You may be shocked to learn that children as well as adults suffer from vertigo. In fact, as many as 5 percent of those who are age 17 and under in the United States have problems with dizziness or balance. For some reason, girls seem to have a slightly higher incidence of these problems (5.7 percent for girls and 5 percent for boys). These statistics were obtained by the National Health Interview Survey, Child Balance Supplement. The data also showed that an increase in age contributed to more dizzy spells. In addition, non-Hispanic white children were more susceptible to vertigo (6.1 percent) compared to Hispanic (4.6 percent) and non-Hispanic black children (4.3 percent).
The findings in the study indicate that dizziness, vertigo, and other balance problems are quite common among children. Some underlying causes for this can be ear infections, developmental motor coordination disorder, genetic causes, head or neck injuries, concussions, side effects of medications, headaches or migraines, vision problems, malformation of the ear, genetic causes, neurological problems, or metabolic problems.
Some children were seen to be at greater risk than others. For example, those with hearing problems had twice as many problems with dizziness and vertigo compared to those with normal hearing. Also, those with stuttering, ADD, and ADHD are seen to have more dizziness in boys. Those with anemia, hearing problems, and respiratory allergies were linked to dizziness and vertigo in girls.
What Is Vertigo and How Does It Affect Children?
When children experience vertigo, they may feel as if they themselves are spinning around, or it may seem as if the things around them are spinning about. They may also experience a tilting sensation. Your child may have this feeling if they have a cold or an ear infection. The congestion from these conditions can press on the inner ear, part of the vestibular system which controls balance. However, if your child is having repeated attacks of vertigo, it is probably due to other illnesses or conditions.
Vertigo can be scary to a child, and it may be hard for him or her to express their feelings to you due to their age. If your child is acting clumsy, nauseated, or you notice his or her eyes darting back and forth, it is a good idea to seek care from a professional. This can be a sign of a more serious issue and may cause your child injuries because of a disruption in balance and coordination.
Causes of Vertigo
Vertigo may occur whether or not your child has an eardrum problem. It is true that a problem with the eardrum may lead to dizziness because the body’s sense of balance comes from the inner ear and the vestibular system. If it is an eardrum problem causing vertigo, this is probably a minor illness that can easily be cared for.
There are other bodily systems that can be to blame for vertigo. Depending on the exact cause, vertigo can be very persistent. Sometimes just moving the head can cause a child to experience vertigo. Some causes of vertigo are listed below:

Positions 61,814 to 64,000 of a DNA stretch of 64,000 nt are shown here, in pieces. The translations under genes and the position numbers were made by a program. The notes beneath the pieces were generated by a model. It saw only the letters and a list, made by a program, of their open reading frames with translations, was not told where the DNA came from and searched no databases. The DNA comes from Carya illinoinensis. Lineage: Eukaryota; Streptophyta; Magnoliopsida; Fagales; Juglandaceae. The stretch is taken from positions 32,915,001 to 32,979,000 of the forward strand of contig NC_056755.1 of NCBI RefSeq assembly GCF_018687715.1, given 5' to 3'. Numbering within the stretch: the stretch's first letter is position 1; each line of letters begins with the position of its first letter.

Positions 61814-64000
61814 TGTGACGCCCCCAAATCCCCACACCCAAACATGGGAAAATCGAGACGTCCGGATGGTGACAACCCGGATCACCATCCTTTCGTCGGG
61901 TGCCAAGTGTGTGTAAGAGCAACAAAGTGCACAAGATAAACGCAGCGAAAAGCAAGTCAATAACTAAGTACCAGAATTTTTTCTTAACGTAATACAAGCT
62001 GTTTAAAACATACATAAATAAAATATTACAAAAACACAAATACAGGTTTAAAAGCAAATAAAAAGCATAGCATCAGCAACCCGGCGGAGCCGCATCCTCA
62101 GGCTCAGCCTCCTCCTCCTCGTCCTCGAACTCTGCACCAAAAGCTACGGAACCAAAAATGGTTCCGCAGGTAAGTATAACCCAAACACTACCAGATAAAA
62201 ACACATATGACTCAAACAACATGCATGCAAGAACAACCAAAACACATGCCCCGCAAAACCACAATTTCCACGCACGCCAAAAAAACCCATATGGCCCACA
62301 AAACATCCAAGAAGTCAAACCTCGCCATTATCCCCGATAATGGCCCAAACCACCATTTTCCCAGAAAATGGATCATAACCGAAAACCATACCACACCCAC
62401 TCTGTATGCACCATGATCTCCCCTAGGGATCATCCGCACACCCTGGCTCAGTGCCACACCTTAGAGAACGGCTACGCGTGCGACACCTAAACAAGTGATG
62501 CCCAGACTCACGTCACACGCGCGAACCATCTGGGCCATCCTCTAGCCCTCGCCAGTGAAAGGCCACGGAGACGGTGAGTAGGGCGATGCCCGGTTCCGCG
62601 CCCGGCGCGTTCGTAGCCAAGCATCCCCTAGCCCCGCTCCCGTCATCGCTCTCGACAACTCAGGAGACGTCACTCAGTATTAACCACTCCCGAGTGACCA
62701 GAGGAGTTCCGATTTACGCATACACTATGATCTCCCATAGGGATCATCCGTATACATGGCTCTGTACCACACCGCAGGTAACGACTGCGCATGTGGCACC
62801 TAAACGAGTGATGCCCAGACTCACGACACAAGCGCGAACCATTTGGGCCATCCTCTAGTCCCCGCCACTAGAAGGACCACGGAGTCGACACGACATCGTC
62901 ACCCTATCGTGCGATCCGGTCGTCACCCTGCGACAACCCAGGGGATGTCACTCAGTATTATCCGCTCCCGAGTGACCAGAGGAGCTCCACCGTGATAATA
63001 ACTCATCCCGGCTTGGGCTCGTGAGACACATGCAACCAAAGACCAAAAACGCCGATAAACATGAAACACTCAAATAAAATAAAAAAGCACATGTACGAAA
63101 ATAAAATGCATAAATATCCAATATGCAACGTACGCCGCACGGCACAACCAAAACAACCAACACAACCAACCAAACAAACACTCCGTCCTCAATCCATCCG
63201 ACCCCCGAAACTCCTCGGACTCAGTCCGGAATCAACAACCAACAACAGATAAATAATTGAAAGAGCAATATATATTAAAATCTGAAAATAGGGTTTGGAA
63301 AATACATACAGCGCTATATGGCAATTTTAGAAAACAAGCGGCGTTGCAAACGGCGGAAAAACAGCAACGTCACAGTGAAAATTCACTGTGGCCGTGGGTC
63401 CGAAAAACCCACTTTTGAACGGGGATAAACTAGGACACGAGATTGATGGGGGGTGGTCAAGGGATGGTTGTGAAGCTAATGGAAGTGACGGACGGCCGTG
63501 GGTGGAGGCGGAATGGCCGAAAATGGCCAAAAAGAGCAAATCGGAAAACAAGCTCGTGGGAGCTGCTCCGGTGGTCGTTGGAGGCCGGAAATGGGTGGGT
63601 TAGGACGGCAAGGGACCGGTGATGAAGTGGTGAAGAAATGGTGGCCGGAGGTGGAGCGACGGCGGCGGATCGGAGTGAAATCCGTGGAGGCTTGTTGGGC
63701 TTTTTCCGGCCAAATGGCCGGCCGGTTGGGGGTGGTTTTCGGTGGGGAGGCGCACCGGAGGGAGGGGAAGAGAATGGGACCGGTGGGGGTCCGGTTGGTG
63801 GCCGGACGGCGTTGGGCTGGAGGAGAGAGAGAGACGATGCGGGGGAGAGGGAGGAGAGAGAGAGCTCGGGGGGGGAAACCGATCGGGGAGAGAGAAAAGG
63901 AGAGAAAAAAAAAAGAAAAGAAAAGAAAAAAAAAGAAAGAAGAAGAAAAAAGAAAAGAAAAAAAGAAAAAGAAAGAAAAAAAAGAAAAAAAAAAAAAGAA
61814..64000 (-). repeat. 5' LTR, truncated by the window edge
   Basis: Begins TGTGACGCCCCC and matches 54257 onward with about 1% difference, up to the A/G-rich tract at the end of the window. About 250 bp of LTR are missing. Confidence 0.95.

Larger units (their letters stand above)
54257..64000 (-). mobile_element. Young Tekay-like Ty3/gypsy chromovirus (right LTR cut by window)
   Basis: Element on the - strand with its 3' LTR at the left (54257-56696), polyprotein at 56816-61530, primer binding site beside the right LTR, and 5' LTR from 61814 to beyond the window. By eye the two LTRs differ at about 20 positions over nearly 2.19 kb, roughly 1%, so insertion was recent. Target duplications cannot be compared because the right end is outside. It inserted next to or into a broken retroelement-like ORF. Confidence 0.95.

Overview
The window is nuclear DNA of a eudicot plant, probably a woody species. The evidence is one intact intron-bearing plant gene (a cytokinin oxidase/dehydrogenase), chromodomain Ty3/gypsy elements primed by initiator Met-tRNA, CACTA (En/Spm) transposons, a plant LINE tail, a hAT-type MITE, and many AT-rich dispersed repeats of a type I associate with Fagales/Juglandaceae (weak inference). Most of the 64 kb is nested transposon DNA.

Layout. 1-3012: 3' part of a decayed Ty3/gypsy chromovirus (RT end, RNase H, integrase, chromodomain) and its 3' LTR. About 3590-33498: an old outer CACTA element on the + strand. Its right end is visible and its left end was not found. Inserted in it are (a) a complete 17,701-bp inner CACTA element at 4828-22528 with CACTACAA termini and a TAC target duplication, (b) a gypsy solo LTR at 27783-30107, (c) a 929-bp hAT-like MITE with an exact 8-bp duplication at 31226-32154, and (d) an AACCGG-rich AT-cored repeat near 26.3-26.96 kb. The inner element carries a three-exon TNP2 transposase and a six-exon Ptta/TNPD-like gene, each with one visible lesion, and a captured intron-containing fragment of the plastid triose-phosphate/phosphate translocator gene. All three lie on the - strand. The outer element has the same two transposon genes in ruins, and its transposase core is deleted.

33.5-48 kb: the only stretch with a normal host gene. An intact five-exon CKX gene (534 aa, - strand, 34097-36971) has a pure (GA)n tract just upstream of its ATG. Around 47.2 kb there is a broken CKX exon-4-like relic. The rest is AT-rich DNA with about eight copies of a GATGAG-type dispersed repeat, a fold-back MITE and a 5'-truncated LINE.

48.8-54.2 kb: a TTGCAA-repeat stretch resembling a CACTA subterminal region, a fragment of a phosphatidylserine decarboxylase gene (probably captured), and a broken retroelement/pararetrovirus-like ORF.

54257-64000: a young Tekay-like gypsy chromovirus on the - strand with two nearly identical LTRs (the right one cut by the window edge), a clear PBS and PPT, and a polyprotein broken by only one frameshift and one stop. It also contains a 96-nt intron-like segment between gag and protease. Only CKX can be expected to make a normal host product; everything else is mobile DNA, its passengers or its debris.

- Concussion or head trauma
- Small bone-like particles floating in the inner ear (residue from a concussion or infection)
- Middle ear infection
- Middle ear effusion (thick fluid collects behind the eardrum with no infection present)
- Inner ear infections including labyrinthitis and vestibular neuritis
- Aspirin and similar nonsteroidal anti-inflammatory drugs
- A brain tumor
- Meniere’s disease
- Low blood pressure
- Autoimmune disorders (multiple sclerosis, juvenile diabetes, type 1 diabetes)
- Visual problems
- Benign paroxysmal positional vertigo or BPPV
Symptoms of Vertigo in Children
While it may be hard for your child to tell you exactly what is going on, he or she may exhibit some of the following signs indicating vertigo:
- Unusual awkwardness and clumsiness
- Having poor balance
- Dizziness brought on by a change in the position of their head (turning the head or standing up from lying down)
- Complaining of feeling dizzy (a feeling of being on a merry-go-round, feeling like the room is spinning or tilting, or having motion sickness)
- Unusual clumsiness, poor balance, or awkwardness
- Inability to tolerate movement
- Complaining of ringing in the ears (tinnitus), a feeling of congestion in the ear, or ear pain
- Hearing loss
- A fever over 100 degrees
- Collapsing or blacking out
- Delayed motor milestones, such as slowness to hold the head up, stand, or walk
- Loss of fine or gross motor skills
- Wanting to lay still
- Nystagmus — eyes darting back and forth.
Finding Help for Vertigo in Children (and Adults)
Dr. Erin Elster, an upper cervical chiropractor, observed 60 patients who had been diagnosed with vertigo. Each of these patients received an upper cervical chiropractic adjustment to their atlas bone (the top bone of the spine). As a result, 48 of them saw their vertigo go away entirely. The rest reported a major improvement in their symptoms.
If your child has a misalignment in the top bone of the neck, he or she may be experiencing vertigo because of this. A misalignment can occur easily in children. Simply the birthing process can put the neck at risk for misaligning. Tripping and falling while learning to walk or ride a bike can contribute to a misaligned bone in the neck. It only takes a ¼ of a millimeter misalignment to cause problems in the body. The atlas bone protects the delicate brainstem. If it misaligns, the brainstem is put under stress and begins sending improper signals to the brain. It may tell the brain that the body is in motion when it is not, thus causing vertigo.
We use a gentle, low-force method that is safe for children and infants as well. Your child will barely feel the adjustment. We do not crack or pop the neck. Rather, we encourage the bones to move back into place naturally. This often leads to a reduction in vertigo symptoms.
if you are outside of the local area you can find an Upper Cervical Doctor near you at www.uppercervicalawareness.com.